Intellectual History
The House of Wittgenstein: A Family at War
The House of Wittgenstein
A Family at War
1st Edition    Paperback      ISBN: 0307278727
The House of Wittgenstein is the grand saga of a brilliant and tragic Viennese family whose members included a famous philosopher and the world's greatest one-handed classical pianist.

The Wittgenstein family was one of the wealthiest, most talented, and most eccentric in European history, held together by a fanatical love of music yet torn apart by money, madness, conflicts of loyalty, and the upheaval of two world wars. Of the eight children, three committed suicide; Paul lost an arm in the war and yet stubbornly pursued a musical career; and Ludwig, the odd youngest son, is now regarded as one of the greatest philosophers of the twentieth century. Alexander Waugh, author of the acclaimed memoir Fathers and Sons and himself the offspring of a famous and eccentric family, tells their baroque tale with a novelistic richness to rival Thomas Mann's Buddenbrooks.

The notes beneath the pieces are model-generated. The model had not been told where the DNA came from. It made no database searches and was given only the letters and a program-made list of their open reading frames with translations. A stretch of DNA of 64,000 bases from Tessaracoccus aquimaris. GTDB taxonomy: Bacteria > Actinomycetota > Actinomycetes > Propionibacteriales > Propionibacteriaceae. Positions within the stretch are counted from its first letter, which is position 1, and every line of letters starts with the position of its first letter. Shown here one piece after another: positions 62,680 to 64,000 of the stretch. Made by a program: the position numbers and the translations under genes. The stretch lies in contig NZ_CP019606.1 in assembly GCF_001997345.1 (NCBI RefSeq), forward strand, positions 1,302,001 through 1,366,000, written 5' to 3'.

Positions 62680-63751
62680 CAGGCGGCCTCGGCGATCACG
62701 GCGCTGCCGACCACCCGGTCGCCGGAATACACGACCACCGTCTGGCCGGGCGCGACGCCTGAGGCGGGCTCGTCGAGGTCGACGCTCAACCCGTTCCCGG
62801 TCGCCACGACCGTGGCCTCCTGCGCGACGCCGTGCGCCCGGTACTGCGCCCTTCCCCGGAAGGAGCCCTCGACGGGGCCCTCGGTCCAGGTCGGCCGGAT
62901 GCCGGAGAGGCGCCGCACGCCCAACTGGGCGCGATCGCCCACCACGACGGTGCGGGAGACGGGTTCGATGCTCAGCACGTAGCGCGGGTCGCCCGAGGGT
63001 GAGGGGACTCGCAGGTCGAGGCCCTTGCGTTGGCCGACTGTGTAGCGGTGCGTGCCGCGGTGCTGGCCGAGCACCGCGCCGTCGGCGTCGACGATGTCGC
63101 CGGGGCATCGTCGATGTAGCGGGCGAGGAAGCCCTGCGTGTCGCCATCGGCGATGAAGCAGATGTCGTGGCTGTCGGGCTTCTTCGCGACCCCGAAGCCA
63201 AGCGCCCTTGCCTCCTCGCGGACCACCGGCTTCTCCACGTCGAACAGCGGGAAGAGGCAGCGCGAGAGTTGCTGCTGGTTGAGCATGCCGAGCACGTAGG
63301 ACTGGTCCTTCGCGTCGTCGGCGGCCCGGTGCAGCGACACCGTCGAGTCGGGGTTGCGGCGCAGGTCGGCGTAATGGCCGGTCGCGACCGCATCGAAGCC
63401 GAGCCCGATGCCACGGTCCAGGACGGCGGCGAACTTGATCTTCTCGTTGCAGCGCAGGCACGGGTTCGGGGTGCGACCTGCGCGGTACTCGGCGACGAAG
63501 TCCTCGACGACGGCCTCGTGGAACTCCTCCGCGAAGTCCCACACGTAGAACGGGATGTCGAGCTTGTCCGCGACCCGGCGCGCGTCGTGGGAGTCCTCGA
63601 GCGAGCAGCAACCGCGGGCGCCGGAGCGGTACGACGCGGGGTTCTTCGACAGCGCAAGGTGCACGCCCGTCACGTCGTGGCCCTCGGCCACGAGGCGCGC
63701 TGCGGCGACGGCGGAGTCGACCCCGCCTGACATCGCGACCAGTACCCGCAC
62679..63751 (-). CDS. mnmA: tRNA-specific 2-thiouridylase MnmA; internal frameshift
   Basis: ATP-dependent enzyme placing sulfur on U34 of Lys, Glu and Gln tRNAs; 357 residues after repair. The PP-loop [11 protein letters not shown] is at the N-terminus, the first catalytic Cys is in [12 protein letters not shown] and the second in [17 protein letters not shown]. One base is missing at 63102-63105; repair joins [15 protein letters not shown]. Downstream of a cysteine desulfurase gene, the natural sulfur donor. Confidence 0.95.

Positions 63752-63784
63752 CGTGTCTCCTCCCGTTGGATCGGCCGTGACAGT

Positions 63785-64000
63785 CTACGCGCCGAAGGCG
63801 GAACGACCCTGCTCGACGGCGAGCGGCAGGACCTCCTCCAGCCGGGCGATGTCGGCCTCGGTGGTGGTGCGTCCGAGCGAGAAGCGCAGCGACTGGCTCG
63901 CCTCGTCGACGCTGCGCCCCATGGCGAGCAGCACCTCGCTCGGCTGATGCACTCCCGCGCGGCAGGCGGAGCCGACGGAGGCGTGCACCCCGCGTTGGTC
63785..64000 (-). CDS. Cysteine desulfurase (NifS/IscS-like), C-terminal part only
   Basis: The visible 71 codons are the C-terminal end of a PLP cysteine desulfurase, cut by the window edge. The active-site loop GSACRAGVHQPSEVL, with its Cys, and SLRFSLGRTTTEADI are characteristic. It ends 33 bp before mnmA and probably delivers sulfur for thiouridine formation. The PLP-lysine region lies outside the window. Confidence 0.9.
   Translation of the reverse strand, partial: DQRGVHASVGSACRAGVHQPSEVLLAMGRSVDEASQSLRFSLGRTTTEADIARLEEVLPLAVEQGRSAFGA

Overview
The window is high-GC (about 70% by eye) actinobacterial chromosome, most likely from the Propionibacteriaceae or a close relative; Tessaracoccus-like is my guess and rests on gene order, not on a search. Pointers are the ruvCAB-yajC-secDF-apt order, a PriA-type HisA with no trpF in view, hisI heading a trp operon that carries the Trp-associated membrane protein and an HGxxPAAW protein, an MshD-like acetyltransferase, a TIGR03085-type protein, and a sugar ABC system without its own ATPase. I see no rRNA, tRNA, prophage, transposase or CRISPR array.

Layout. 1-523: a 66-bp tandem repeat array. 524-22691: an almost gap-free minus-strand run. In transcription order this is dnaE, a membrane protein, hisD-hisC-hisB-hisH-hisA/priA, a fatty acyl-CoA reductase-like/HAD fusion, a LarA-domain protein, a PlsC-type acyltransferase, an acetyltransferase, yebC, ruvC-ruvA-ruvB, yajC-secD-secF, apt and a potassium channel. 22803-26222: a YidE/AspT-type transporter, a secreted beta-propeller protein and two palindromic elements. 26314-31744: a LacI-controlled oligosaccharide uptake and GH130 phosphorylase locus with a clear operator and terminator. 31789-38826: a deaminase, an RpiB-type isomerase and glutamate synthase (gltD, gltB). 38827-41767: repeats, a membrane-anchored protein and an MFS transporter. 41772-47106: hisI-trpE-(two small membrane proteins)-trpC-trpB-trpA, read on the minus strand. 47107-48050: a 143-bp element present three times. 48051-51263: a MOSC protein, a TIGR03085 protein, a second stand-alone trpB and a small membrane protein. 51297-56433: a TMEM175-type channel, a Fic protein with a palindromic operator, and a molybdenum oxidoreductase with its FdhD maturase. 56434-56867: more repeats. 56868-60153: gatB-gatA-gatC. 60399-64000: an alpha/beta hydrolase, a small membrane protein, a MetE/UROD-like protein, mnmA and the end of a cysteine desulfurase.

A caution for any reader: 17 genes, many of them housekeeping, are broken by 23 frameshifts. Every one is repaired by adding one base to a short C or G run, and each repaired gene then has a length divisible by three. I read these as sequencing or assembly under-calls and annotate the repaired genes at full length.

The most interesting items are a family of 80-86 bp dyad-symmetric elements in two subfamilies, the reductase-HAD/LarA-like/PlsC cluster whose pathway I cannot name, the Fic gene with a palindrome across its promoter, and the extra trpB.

From the Ruins of Empire: The Revolt Against the West and the Remaking of Asia
From the Ruins of Empire
The Revolt Against the West and the Remaking of Asia
Paperback      ISBN: 1250037719

A Financial Times and The Economist Best Book of the Year and a New York Times Book Review Editors' Choice

A SURPRISING, GRIPPING NARRATIVE DEPICTING THE THINKERS WHOSE IDEAS SHAPED CONTEMPORARY CHINA, INDIA, AND THE MUSLIM WORLD

A little more than a century ago, independent thinkers across Asia sought to frame a distinct intellectual tradition that would inspire the continent's rise to dominance. Yet this did not come to pass, and today those thinkers--Tagore, Gandhi, and later Nehru in India; Liang Qichao and Sun Yat-sen in China; Jamal al-Din al-Afghani and Abdurreshi al Ibrahim of the Ottoman Empire--are seen as outsiders within the main anticolonial tradition. But as Pankaj Mishra demonstrates in this enthralling portrait of like minds, Asia's revolt against the West is not the one led by faith-fired terrorists and thwarted peasants; rather, it is rooted in the ideas of these once renowned intellectuals. Now, when the ascendency of Asia seems possible as never before, From the Ruins of Empire is as necessary as it is timely--a book indispensable to our understanding of the world and our place in it.